3 Reasons Why Clergy Shouldn’t “Friend” the Members of Their Churches

In class a subject surfaced that I don't recall ever hearing discussed in seminary: “Should pastors be their parishioners' ‘friend?’”The conversation began when one of my students noted that a member of his church had decided that, after some deliberation, "they could be friends." My student noted that he understood that his parishioner meant this as a form of affirmation, but he also noted that it made him uncomfortable. Why, exactly, he wasn’t sure.The class offered a number of perspect … [Read more...]

The Bunkum of “Biblical Creation”

From the vantage point of exegetical scholarship, one of the most troubling phrases in the debate with creationists is the phrase, “biblical creation.”  It appears over and over again in the literature on the subject, as the articles here at “Righting America” attest, and if you Google “biblical creation” in just .57 seconds the internet coughs up 20,900,000 results.The phrase, of course, is shorthand for an approach to Genesis 1 that reads the poetry of the book as a “creation account” and o … [Read more...]

We want a king! (And why voting for one will never be satisfying)

"We want a king!""Why?""Because our neighbors have kings. Kings are cool. They do stuff for their people. Best of all, they make us feel important. If he looks like a God, then maybe we are gods.""But I brought you out of Egypt. Saved you from slavery and gave you your own land.""We can't see you. It makes us feel unimportant and a lot less godly to admit that we depend upon you. It’s embarrassing, really. Our neighbors have monarchs with palaces and fancy clothes.""But I've c … [Read more...]

8 Things that Need to Change After Election Day

 It’s election day. By tomorrow one of the most rancorous elections in living memory -- which is different from historical memory -- will finally be over.I would like to hope that this day would signal an end to several trends that have become increasingly common:(1) An unwillingness to listen to one another – to process what is being said, to ask questions that invite further conversation and understanding(2) The tendency to attribute the worst of motives to people who, on b … [Read more...]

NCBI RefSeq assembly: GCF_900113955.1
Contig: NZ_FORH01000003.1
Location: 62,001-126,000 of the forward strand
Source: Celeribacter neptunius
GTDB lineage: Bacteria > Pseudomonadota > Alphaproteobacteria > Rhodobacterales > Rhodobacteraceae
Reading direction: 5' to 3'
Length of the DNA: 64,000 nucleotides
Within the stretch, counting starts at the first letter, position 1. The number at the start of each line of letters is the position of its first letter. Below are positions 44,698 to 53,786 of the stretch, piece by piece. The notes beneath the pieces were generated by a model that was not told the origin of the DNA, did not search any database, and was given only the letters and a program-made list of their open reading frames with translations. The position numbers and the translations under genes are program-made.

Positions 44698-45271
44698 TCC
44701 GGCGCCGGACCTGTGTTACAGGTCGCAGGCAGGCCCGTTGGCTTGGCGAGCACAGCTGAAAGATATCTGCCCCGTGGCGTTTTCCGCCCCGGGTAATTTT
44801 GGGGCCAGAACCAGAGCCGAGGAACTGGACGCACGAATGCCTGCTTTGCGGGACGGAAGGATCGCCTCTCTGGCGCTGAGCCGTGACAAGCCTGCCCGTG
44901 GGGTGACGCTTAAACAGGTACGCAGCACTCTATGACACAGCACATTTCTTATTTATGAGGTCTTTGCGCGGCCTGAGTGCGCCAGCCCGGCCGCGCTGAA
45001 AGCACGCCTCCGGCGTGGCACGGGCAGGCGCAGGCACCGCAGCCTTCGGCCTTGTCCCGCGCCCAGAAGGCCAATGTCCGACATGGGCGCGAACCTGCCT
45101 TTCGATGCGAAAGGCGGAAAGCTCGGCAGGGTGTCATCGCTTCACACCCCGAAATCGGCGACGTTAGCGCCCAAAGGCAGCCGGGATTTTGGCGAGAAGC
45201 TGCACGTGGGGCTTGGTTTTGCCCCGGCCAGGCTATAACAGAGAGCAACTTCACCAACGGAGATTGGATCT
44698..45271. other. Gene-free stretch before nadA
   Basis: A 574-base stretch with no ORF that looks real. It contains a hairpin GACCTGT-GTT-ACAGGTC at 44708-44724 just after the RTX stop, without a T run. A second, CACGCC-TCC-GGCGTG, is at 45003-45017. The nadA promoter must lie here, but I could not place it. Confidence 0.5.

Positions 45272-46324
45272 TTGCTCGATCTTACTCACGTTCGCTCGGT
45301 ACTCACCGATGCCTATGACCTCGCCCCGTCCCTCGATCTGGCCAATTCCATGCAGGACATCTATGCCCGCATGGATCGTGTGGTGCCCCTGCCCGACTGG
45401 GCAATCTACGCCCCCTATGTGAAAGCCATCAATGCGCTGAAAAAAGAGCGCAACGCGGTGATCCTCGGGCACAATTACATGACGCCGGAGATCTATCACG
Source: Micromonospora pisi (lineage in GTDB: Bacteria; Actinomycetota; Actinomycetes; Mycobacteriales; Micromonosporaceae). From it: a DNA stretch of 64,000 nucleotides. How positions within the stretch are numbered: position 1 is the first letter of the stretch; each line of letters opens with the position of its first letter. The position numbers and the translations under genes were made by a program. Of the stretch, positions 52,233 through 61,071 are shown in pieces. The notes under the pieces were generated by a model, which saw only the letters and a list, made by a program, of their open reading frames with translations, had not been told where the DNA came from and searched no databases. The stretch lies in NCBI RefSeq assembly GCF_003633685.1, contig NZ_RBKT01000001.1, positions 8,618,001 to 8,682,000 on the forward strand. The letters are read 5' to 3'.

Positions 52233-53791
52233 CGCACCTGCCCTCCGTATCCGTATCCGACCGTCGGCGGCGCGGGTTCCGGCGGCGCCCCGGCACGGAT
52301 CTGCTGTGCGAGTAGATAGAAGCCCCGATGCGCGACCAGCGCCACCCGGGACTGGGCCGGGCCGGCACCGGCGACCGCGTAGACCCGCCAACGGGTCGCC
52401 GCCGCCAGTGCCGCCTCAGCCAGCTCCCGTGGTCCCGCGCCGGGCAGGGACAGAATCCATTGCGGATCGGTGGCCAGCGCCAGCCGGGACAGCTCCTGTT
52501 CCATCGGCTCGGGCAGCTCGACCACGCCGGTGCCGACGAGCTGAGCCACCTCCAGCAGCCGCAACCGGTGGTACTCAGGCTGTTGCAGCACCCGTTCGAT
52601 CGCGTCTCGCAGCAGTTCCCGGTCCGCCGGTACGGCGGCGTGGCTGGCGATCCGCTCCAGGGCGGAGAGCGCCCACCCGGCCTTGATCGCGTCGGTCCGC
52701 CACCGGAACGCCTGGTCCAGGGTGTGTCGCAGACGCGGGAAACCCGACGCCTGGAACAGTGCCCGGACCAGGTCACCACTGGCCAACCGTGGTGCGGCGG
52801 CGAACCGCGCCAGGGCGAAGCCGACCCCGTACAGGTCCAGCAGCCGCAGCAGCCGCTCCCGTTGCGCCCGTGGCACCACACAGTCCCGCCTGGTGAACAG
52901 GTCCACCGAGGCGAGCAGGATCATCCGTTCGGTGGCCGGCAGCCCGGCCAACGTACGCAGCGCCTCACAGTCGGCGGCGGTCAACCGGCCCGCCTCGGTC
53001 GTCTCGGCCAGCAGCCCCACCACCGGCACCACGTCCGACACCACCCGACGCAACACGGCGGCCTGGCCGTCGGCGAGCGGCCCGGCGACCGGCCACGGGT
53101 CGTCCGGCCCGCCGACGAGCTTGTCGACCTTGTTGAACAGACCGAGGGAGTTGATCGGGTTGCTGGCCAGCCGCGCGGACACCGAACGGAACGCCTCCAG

4 Reasons It’s a Bad Idea for Clergy to Advocate for Candidates

In a recent interview with Treer Hardy and Jason Michelli who steer the “Crackers and Grape Juice” podcast, I found myself clarifying some of my views on pastoral responsibility and the up-coming election.It will be tempting for clergy of all kinds to express their opinion on specific candidates and advocate for one of them this year.  (I also have dear friends who will strongly disagree with me on this.)  But, IRS regulations aside, I think it’s a mistake to do that and here’s why:One: A … [Read more...]

Three Ways to Navigate Anniversaries of Loss

 In a world of people that are regularly divided into “the glass is half empty” and “the glass is half full” kinds of people, I tend to be one of those people who is inclined to say, “Look, it’s 4 ounces, no matter how you look at it.”Part of that reaction is professional socialization. Academics are charged with thinking hard about a subject and then producing the evidence for the case that they want to make. (Or that’s the way it is supposed to be, anyway.)And part of that reac … [Read more...]

5 Reasons to “Get off the cross” (apart from, “We need the wood”)

Some years ago in a fairly unconstructive series of conversations about a relationship in which I was playing the part of “The Good Co-dependent” -- not to be confused with “The Good Samaritan” -- my spiritual director had some fairly direct advice: “Get off the cross, we need the wood.”Over the years, I’ve found the wisdom of that advice repeatedly useful, in my own life and in spiritual direction with others.For those who are in “helping professions,” the tendency to climb up on the cro … [Read more...]

4 Choices Boomers Made that are Killing Mainline Protestantism

Earlier this month the Public Religion Research Institute released new statistics that chronicle the demographic shifts in religious affiliation. The one group that has grown exponentially is the so-called “Nones,” or religiously unaffiliated. The unaffiliated now represent 25% of the country, up over 10% of their numbers in the 1990s.More troubling for churches are two other findings: One is that the percentage of young American “Nones” (39% of those ages 18 to 29) is far larger than that of … [Read more...]